Serving the campus of the University of Alabama since 1894

The Crimson White

Serving the campus of the University of Alabama since 1894

The Crimson White

Serving the campus of the University of Alabama since 1894

The Crimson White

Meet the students behind Big Al


He is the only cheerleader whose ears double the size of his head and the only elephant that walks on two feet. His eyes are always gleaming, his high-fives brighten your day, and no one else rocks out to the Million Dollar Band quite like him. He is every child’s best friend, the Crimson Tide’s biggest fan and our favorite elephant. He is Big Al.

“We like to say there is only one Big Al. He just has five helpers,” said senior Melinda Tilley, one of the students who give life to the University of Alabama mascot.

Tilley and her four teammates, senior Macee Thomas, senior Justin Sullivan, sophomore Parker Branton and freshman Zack Weston, pride themselves on being Big Al’s “helpers.” To them, it is an honor and one of the most defining experiences of their time at the University.

“You can never replace or replicate that gameday experience,” Tilley said. “Those are the stories that you tell your kids and your grandkids one day. You got to be there, you were on the field, and you got to hype up the crowd.”


Becoming Big Al is no easy task. Tryouts take place every April on the Thursday before A-Day weekend, lasting for three days and consisting of a series of cuts and interviews. Applicants are slowly narrowed down to the five students who will be helpers for the next year.

Contenders participate in a sit-down interview, learn the character walk, signature and mannerisms and then get to put on the suit for the first time. Friday morning, everyone returns and is judged individually on their character walk. The first cuts are made following lunch. Friday afternoon, those remaining make their first field walk in the suit. They are judged on how they interact with people while in the suit and if they are able to maintain the walk and mannerisms.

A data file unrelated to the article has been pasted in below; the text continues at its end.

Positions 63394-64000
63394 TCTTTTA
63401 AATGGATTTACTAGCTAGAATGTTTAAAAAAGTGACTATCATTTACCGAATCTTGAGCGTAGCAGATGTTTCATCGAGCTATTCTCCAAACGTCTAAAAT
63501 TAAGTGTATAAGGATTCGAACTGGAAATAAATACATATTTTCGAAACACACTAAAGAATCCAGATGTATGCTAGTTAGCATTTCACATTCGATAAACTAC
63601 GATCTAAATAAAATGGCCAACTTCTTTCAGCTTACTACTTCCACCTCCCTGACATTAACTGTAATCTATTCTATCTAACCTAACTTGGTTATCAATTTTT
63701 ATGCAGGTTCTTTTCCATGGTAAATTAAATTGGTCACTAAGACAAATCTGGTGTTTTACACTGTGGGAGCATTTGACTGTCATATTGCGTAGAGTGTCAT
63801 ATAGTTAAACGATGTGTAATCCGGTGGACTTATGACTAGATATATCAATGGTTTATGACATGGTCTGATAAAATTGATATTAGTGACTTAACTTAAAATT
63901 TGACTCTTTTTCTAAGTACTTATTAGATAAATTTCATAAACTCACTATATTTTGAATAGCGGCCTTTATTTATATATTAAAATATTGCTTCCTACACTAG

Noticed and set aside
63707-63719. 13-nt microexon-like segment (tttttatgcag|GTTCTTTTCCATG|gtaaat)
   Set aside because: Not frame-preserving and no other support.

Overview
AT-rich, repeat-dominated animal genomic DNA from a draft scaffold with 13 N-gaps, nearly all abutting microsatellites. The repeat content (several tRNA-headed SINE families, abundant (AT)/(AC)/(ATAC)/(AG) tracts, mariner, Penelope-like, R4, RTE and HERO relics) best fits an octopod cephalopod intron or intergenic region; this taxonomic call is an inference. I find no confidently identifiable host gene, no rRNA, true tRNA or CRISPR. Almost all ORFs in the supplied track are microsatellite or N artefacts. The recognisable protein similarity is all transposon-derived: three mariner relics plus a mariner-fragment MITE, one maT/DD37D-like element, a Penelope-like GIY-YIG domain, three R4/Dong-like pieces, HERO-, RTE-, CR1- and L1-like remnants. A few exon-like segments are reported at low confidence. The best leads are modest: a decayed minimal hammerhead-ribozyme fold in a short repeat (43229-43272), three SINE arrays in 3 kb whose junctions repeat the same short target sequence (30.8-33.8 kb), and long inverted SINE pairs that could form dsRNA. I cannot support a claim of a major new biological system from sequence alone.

On Saturday, the remaining participants attend A-Day as Big Al to be judged on their field presence and on how they respond to a large crowd atmosphere. Each contestant has a chance to be Big Al at some point during the game. Final cuts are made at the end of A-Day, and Big Al’s five helpers are officially named.

Team members have various reasons for why they chose to become Big Al.

“I was actually a mascot in high school and middle school, so this is actually my 10th year being a mascot,” Thomas said.

Weston, like Thomas, also had prior experience as a mascot before trying out for Big Al.

“I didn’t get to do a lot of athletics in high school,” Weston said. “And so I wanted to do something physical or through an athletic department. I did mascoting in middle school, and so I just decided to look it up, figure it out and went to tryouts.”

Tilley and Branton said they tried out because they saw Big Al and wanted to be him. When they found students could try out, they couldn’t pass up the opportunity.

“It was totally spontaneous,” Branton said.

Sullivan said he was looking for a way to get involved at the University when he chose to try out.

“I just wanted to do something that was bigger than me, at a school that was bigger than me,” he said.

During the summer, all Big Al teammates attend a national mascot camp where they practice, prepare for the upcoming fall and are evaluated on how well they present their character. Schools from around the region attend the camp, including Mississippi State, Ole Miss, Auburn and University of Alabama at Birmingham. The week concludes in a skit where all five teammates participate in costume. It is the only time there is ever more than one Big Al in the room.


Everyone on the Big Al team agreed that gameday is an unforgettable experience. From running out with the team to singing the last lines of “Rammer Jammer,” there is never a dull moment for the Big Al team on fall Saturdays.

“My first run out [with the team], that was pretty cool and one of my favorite moments because it was [at home] against Arkansas,” Branton said.